Does that Calcium Tea, above, remind you of anything? Have you ever heard of “Gripe Water”? There are several companies around the world that make a version of this concoction, which mothers have used for centuries to calm a colicky baby. It’s easy enough to make the original version, and there are combinations which work well, too. If you are a mom or know a mom with a wee one with possible digestive issues, give these ideas a try ~ and please pass along. We don’t need to purchase commercial concoctions when the lovingly prepared home-crafted herbal remedy works well.
Dill Medicine includes “dill” gripe water:
Use 1 tablespoon of Dill seeds per cup of water. Make a small or large amount, that’s your choice. Some moms prefer to make a larger batch to use over a 2-3 day period.
Measure the dill seeds. Place into a cup or a larger container (if making more than a cup)
Bruise the dill seeds with the back of a spoon.
Add the water. Cover. Allow to cool. Strain out the dill seeds (they can be used again, so reserve in fridge in a sealed container for a day or two)
This very soothing tea, or dill-infused water, can be enjoyed by mom too for added benefit.
^^source: The Good Herb. Hurley, Judith Benn (William Morrow & Company)
An article about Dill would not be complete without a nod to dill’s participation in “pickling”.
Here’s a wonderful combination from Karen England from the IHA Herb of the Year book available here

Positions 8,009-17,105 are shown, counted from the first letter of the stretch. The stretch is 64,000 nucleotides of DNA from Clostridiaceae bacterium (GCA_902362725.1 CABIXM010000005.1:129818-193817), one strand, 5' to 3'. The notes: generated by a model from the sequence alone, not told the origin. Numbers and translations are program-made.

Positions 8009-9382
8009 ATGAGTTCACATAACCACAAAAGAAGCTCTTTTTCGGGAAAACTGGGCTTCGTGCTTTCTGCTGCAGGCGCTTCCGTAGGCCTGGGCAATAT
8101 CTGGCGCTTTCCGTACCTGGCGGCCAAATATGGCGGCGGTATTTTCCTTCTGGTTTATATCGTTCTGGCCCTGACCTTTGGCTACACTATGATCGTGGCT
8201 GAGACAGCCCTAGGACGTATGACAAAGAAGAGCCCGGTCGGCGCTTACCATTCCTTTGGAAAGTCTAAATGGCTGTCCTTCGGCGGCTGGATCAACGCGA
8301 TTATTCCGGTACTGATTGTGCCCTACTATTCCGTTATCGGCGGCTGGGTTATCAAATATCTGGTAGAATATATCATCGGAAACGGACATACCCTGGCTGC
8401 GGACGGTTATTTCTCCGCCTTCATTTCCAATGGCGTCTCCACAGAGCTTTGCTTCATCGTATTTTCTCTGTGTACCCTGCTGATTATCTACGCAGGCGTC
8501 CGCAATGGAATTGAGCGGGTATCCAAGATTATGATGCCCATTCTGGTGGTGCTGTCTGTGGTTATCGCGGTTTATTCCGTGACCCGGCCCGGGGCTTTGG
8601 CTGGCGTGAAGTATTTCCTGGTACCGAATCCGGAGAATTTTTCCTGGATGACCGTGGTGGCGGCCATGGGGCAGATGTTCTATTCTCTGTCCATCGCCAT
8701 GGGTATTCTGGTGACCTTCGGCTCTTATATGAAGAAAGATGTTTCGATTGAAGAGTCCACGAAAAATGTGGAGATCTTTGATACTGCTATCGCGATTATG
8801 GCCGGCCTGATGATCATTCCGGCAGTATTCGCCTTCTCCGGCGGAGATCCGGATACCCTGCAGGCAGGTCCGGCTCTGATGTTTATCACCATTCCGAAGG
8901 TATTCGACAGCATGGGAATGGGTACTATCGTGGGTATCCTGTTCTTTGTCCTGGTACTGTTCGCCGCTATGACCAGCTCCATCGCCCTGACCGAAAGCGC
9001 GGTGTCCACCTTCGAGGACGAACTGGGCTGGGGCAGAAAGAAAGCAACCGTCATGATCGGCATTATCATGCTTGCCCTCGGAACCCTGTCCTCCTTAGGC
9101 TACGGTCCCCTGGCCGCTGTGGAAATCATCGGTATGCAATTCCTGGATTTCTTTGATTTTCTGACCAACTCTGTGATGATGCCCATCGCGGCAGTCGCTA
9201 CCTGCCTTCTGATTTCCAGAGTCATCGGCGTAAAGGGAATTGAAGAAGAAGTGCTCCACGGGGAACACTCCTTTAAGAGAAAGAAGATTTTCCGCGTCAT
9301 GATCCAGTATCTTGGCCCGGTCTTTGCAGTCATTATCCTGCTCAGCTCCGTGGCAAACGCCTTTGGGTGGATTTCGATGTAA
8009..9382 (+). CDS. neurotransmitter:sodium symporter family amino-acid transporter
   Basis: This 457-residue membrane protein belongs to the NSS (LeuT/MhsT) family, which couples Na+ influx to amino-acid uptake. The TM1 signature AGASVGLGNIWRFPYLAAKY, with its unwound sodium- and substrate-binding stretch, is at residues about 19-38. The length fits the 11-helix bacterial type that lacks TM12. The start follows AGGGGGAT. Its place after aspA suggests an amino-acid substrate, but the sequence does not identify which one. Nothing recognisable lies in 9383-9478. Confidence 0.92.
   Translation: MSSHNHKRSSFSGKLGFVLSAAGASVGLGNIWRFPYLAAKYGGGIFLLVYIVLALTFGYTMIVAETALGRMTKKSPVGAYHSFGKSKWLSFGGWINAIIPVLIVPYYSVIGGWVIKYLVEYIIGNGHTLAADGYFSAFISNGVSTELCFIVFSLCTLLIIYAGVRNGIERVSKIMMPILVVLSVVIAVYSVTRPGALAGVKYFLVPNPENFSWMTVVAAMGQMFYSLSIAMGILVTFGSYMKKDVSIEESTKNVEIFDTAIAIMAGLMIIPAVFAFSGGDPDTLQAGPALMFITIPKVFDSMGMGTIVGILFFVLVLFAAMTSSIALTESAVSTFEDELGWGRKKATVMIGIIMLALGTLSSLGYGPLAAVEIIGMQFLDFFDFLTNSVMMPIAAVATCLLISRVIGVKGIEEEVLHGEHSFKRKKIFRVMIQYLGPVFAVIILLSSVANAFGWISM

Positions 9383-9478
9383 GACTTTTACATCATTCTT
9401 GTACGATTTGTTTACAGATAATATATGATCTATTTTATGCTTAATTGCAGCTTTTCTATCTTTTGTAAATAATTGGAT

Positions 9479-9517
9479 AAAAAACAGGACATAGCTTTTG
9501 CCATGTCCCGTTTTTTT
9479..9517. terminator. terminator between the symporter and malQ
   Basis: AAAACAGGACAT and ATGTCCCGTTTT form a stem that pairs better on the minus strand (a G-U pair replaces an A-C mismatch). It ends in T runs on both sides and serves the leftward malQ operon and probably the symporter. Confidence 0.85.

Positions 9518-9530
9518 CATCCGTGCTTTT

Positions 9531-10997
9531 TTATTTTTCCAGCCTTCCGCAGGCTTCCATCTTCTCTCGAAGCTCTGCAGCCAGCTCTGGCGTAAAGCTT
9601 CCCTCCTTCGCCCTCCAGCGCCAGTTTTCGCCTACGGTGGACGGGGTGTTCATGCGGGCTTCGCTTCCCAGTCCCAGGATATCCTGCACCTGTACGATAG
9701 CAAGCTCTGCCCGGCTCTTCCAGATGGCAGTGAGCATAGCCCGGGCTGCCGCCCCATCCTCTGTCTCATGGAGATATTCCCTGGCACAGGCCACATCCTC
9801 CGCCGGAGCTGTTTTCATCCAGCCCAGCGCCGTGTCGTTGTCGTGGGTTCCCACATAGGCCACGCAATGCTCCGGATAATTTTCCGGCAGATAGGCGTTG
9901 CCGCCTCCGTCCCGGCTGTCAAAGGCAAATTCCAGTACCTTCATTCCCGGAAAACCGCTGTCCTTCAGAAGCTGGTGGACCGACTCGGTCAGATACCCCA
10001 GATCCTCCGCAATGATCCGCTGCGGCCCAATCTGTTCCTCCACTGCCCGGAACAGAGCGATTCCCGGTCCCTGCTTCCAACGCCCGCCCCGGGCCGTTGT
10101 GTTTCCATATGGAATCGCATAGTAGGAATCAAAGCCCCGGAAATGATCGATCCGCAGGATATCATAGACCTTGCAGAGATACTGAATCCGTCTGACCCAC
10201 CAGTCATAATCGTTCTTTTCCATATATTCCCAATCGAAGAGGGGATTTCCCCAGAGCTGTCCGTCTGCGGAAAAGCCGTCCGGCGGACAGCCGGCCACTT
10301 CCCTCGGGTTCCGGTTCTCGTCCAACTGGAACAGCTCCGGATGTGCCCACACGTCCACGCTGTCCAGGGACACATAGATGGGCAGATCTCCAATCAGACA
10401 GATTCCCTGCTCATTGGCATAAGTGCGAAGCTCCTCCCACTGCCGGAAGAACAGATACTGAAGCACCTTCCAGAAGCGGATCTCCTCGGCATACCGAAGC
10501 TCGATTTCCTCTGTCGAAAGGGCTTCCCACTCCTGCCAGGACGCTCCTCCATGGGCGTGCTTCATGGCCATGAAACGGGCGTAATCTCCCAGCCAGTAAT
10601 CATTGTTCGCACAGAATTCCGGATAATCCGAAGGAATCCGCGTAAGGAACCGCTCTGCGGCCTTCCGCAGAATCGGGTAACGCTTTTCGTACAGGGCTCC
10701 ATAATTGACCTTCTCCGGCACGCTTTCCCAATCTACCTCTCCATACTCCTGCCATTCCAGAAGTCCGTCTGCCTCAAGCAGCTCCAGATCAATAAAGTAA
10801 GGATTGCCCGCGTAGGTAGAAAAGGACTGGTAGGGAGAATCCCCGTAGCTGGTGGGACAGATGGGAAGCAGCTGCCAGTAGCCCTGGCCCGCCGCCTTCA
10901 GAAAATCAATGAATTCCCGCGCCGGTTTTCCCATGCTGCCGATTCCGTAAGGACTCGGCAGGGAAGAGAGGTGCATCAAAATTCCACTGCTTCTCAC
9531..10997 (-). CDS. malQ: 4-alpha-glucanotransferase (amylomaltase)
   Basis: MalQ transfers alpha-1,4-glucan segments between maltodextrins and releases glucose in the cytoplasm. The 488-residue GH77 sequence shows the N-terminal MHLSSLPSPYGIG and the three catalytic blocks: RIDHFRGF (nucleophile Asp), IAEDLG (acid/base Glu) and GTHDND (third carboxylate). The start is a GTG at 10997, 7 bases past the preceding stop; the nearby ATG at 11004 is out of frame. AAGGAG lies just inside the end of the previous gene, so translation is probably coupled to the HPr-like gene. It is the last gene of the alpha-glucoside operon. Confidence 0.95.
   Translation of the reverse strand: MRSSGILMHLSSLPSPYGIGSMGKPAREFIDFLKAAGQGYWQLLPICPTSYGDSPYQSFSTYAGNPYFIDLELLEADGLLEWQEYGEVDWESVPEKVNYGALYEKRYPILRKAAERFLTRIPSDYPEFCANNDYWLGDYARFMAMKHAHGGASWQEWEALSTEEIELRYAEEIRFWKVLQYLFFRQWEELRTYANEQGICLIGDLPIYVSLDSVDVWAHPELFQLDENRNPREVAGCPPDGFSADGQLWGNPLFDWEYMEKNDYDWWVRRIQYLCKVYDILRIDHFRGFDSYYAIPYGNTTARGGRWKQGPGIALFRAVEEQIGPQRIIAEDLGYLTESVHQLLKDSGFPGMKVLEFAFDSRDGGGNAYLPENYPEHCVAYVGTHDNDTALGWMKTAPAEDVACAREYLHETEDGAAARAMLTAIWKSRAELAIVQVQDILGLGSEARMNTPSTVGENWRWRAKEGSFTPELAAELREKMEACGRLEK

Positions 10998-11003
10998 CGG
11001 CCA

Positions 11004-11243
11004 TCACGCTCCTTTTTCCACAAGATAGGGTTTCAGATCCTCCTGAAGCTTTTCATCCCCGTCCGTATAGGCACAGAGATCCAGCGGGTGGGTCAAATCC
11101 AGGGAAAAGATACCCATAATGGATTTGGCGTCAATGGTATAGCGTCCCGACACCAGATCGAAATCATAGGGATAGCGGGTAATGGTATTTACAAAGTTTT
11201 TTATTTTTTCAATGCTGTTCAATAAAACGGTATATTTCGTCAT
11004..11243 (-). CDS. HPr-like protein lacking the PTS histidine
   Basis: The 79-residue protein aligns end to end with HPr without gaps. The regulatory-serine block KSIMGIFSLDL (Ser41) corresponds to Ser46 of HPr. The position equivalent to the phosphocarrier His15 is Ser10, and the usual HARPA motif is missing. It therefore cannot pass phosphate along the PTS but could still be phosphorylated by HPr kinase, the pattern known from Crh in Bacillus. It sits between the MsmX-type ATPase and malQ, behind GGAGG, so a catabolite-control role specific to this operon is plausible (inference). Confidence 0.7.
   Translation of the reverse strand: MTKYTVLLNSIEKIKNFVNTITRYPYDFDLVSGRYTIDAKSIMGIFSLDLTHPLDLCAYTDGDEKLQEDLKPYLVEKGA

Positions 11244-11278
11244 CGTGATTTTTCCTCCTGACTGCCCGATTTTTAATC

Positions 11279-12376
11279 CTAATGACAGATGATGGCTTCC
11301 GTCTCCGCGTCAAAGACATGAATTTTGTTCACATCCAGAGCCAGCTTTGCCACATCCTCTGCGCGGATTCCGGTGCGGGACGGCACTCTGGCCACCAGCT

Karen’s Pickling Spice Blend
2 tablespoons dill seeds
2 tablespoons yellow mustard seeds
2 tablespoons celery seeds
2 teaspoons black peppercorns2 teaspoons coriander seeds
6-8 bay leaves, crumbled, medium fine
1-2 small red chilis, broken or chopped medium-fine, including seeds
Mix and store in glass jar with good lid.
Let’s not forget sweet and feathery and so pretty: Dill Weed.
Dill Medicine includes using this delightful herb in all manner of dishes. Eat your medicine!
What do you like to do with dill?
I love to add into egg dishes, make cucumber salad, enjoy with smoked salmon, red onions & capers.
I tincture dill weed and dill seed and use in herbal formulas. Some years, I do make pickles and some years I don’t have the time. I love the scent of dill and the taste too. It’s such a versatile herb, with it’s gentle but still powerful attributes.
Probably twice a week, all summer long and even into autumn, I make a well-loved Cucumber salad with Dill
It’s easy to make and well loved. This recipe makes enough for hearty portions for a 4 people. Adjust the amount based on your needs. It tastes better the next day and will keep for 2-3 days in the fridge.
- 2 English cucumbers (or 3 field cukes)
- 2-3 tablespoons sour cream or yogourt
- sea salt + fresh ground pepper
- 2-3 sprigs dill weed
- Peel the cucumbers
- Slice thinly into a bowl
- Add a little salt and toss to mix
- Leave the bowl on the counter, covered or not, for 3-4 hours
- Drain water off, reserving the cukes
- Add 2-3 tablespoons of yogurt or sour cream
- Toss to cover completely.
- Use a pair of kitchen scissors to snip the dill into small pieces
- Add to the mixture and use a spoon to gently turn the slices, so that the dill is blended
- Keep refrigerated until just before serving.
- Garnish with a sprig of dill if desired.
- This dish is so refreshing and cooling and goes with almost any summer meal!
My other most used ‘dilly’ recipe comes from my dear friend Rob, who treated us to this festive appetizer, years ago. It has become a favourite in my home.
Cucumber Canapes with Dill ––> coming up next~
Love to hear your own personal DILLY faves! Please share!!